DANIEL MANNING - CLIPPED SIGNATURE - HFSID 17448
Sale Price $144.00
Clipped signature of Daniel Manning as President Grover Cleveland's Secretary of the Treasury, affixed to a cabinet card-style bust photo of Manning by George Prince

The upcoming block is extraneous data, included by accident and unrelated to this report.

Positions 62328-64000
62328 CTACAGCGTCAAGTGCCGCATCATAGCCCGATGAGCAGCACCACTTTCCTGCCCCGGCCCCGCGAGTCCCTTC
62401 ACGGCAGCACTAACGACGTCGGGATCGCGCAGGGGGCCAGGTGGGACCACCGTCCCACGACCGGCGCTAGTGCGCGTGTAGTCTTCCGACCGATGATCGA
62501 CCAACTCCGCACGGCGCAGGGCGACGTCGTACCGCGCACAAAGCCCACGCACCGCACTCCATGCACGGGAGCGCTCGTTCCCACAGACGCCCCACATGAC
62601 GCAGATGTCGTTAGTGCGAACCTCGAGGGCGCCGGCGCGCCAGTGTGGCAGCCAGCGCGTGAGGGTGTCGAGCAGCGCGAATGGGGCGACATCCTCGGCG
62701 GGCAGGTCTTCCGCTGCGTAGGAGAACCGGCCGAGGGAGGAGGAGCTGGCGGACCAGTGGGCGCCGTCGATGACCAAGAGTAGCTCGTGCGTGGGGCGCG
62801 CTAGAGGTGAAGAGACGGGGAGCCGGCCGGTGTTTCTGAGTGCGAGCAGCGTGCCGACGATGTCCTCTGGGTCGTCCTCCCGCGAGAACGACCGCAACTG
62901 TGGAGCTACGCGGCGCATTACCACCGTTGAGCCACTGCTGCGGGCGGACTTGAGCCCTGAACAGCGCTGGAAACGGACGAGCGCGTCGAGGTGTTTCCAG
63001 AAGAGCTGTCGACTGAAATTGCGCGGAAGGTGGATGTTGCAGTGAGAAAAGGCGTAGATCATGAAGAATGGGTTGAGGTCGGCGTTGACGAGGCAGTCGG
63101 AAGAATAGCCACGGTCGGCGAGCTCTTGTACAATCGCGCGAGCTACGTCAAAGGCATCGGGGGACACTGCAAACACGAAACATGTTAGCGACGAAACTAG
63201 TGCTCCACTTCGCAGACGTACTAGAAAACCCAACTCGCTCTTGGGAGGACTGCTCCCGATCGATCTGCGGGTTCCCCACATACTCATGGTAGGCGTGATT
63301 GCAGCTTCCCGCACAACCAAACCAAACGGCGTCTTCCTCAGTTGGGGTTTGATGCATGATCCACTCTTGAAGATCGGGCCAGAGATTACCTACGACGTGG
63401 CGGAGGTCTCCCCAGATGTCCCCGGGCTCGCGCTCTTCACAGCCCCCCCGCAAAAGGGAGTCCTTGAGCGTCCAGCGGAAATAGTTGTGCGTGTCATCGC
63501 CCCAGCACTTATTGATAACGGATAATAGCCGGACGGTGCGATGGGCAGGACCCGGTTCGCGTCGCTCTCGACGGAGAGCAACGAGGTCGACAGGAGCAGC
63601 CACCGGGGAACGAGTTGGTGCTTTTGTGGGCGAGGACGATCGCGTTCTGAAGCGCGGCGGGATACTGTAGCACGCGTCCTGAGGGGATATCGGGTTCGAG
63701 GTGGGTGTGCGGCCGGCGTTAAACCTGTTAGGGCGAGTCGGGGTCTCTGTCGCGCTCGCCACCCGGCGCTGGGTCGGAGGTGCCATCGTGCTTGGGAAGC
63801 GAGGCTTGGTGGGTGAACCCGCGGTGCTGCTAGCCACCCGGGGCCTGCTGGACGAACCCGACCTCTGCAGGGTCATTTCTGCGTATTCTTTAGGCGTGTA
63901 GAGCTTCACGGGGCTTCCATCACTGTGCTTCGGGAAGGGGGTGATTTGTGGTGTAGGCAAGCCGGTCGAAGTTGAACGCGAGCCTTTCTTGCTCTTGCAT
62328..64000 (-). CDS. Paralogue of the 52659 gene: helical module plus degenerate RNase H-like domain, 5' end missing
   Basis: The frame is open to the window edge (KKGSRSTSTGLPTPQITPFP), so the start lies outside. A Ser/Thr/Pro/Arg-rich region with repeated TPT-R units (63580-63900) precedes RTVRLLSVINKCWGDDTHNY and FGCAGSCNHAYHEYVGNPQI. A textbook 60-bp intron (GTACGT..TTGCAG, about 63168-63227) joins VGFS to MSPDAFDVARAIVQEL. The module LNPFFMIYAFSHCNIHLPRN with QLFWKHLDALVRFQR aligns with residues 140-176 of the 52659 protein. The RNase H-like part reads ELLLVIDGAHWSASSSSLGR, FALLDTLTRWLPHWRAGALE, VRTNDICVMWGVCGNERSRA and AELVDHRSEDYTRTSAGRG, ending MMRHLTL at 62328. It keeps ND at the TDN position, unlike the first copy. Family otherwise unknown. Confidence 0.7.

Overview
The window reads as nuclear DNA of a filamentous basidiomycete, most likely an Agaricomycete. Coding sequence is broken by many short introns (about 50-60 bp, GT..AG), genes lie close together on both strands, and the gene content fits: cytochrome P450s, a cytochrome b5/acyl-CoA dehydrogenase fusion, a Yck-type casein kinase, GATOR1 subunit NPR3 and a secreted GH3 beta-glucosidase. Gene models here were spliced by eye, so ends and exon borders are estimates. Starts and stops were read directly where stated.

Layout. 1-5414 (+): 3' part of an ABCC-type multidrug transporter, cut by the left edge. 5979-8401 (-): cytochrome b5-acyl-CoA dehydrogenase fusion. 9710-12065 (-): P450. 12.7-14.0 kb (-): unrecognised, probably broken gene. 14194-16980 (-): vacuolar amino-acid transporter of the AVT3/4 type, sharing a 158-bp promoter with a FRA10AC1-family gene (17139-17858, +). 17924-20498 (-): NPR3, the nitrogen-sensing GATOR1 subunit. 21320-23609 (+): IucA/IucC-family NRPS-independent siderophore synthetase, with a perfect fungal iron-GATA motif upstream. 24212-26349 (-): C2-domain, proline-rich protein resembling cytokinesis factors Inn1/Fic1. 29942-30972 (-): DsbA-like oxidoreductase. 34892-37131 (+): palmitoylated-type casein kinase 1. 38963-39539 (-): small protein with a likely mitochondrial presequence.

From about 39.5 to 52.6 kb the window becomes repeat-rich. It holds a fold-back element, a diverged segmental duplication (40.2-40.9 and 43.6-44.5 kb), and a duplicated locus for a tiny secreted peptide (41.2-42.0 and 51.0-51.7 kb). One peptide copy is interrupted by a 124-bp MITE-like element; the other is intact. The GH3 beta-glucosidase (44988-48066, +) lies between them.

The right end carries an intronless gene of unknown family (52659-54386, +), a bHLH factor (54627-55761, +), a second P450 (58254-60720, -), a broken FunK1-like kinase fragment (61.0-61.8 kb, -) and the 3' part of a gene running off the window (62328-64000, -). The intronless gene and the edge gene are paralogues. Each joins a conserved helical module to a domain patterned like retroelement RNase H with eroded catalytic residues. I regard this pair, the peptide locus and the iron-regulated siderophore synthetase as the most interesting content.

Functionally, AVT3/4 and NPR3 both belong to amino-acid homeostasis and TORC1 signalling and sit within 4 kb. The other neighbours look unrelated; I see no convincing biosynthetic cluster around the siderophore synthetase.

Clipped signature: "D. Manning" as "Secretary.", probably Secretary of the Treasury. With red ink notation in unknown hand. 3¾x1, with beveled edges. Lightly toned, soiled and rippled. Affixed to: Unsigned cabinet card-style photo of Daniel Manning. B/w, 3¾x5¼ photo affixed to 4x6¼ card with beveled edges. Photo by George Prince, Artistic Portraits, Washington, D. C., with credit printed at bottom of card and on verso. Lightly toned and creased. Light scuff marks on photo. Errors on negative were reproduced in photo. Photographer's credit is partially obscured by affixed signature on front. Adhesive residue on photo at edges of affixed signature and on verso (no show-through). Otherwise in fine condition. Manning (1831-1887, born in Albany, New York) was an editor and owner of the Albany Argus and chairman of the New York Democratic Committee before being appointed Secretary of the Treasury (1885-1887) under President Grover Cleveland. Before retiring due to ill health, he advocated basing the dollar on both gold and silver. This was a rather important issue to a young United States. Eastern bankers wanted it backed by gold, while Westerners wanted it backed by silver (the West had many large silver mines, after all). He also worked on a tarrif that became the McKinley Tariff of 1890, which lowered customs duties.
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